Apology letter sent to a wronged customer is marred by attached instructions to send the recipient the standard grovel.
The tale of the “bedbug letter,” in which a complaining business customer receives a seemingly personalized and polite written apology in response to his correspondence — marred by the inadvertent inclusion of crude instructions from a manager to send the recipient “the standard SOB letter” — has been a part of contemporary lore since at least the 1920s, as these examples document:
I once asked a LAME in Cairns if the tropical climate caused any peculiar aircraft maintenance problems.
He thought for a moment and said, “Yes, cockroaches, because they thrive in all the hidden recesses despite blazing heat on the ground and chilly temperatures in flight, and can really make a mess.”
Then he told me a story about a businessman who woke up some years ago on an international flight only to find a giant cockroach crawling down his cheek. He was so revolted by this that he filled in a complaint form about the incident and sent it off.
Some weeks later a letter from the airline’s Public Relations Manager landed on his desk. It was an outstanding example of the practitioner’s art and convincingly explained the airline’s strict precautions against such pests before admitting that, in very rare circumstances, bugs did get on board their airliners, but when they did so, it was always somebody else’s fault; the unhygienic dumps they had to land at, or when they had to rely on contractors for servicing, or when carried aboard in passenger’s hand luggage.
Then to show how repentant the airline was, the PR manager invited the business man to present his letter at check-in when next he flew, when he would be automatically upgraded to first class.
After carefully filing the letter, the business man crumpled up the envelope and pitched it into the waste paper basket. As it landed he noticed something inside it. So he retrieved the envelope and withdrew one of the ubiquitous Post-it notes used nowadays to write messages in every office around the globe and apparently enclosed in error by the PR Manager’s secretary.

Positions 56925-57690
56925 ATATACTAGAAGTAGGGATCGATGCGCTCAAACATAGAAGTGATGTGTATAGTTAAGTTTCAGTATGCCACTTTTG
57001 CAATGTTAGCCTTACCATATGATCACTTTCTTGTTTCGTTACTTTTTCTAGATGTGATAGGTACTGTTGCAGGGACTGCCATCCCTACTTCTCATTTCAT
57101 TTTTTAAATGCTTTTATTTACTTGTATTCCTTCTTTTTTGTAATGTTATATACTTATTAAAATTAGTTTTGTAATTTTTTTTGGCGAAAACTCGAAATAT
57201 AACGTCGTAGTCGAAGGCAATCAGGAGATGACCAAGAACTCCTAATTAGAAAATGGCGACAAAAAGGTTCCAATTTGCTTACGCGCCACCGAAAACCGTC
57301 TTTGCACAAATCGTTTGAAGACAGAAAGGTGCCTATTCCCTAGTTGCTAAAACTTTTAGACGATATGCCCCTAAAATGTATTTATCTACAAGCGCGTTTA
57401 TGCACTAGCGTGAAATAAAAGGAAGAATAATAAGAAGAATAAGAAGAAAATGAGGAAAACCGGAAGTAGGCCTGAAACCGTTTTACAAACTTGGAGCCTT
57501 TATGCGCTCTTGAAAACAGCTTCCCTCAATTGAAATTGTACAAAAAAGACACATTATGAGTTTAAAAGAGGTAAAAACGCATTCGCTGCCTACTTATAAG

It was his instruction to her to, “Just send this jerk the standard cockroach letter.”
A wealthy gentleman was badly bitten by bugs while riding on a certain railway line. Arriving at his destination, he wrote the company an indignant letter and received a prompt reply. It was, said the letter, the first complaint the company had ever had of this nature. Inquiry had failed to reveal any explanation for this unprecedented occurrence. Nevertheless, a number of new precautions were being taken to make absolutely certain such an unfortunate incident never happened again. The letter was signed by a high official of the railway.
The gentleman was well satisfied with this reply and was returning it to the envelope when a slip of paper fell out onto the floor. The hastily scribbled note on it read: “Send this guy the bug letter.”
It was a tiring journey to the capital of the Orange Free State and took us just twenty-six hours, so that we were weary folk when late at night on December 1st we found ourselves at Polley’s Hotel. Travelling is not luxurious in South Africa — it is leather, not velvet — but all that any reasonable man could wish is to be found. Occasionally there is a plague of insects, but we were not molested much. It is recorded that one traveller, who had been badly bitten, sent a fierce complaint to the management, and received so courteous and conciliatory a letter in reply that he was quite soothed, until by chance a memorandum which was there fell out of the envelope, and he read: “Send this guy our bug letter.”
[The New Yorker, March 1927]
Recurrent is the story, or perhaps it is the incident itself, of the gentleman who moved into a new apartment, to discover the presence of water bugs. He immediately dispatched a wrathful letter to the renting agent. In reply he received a lengthy communication in which the agent expressed his deepest grief, his intention of taking up the matter with the owner at once and his assurance that nothing remedial would be left undone. A careless secretary, however, had enclosed a note which read: “Miss Fraser, send this guy the bug letter.”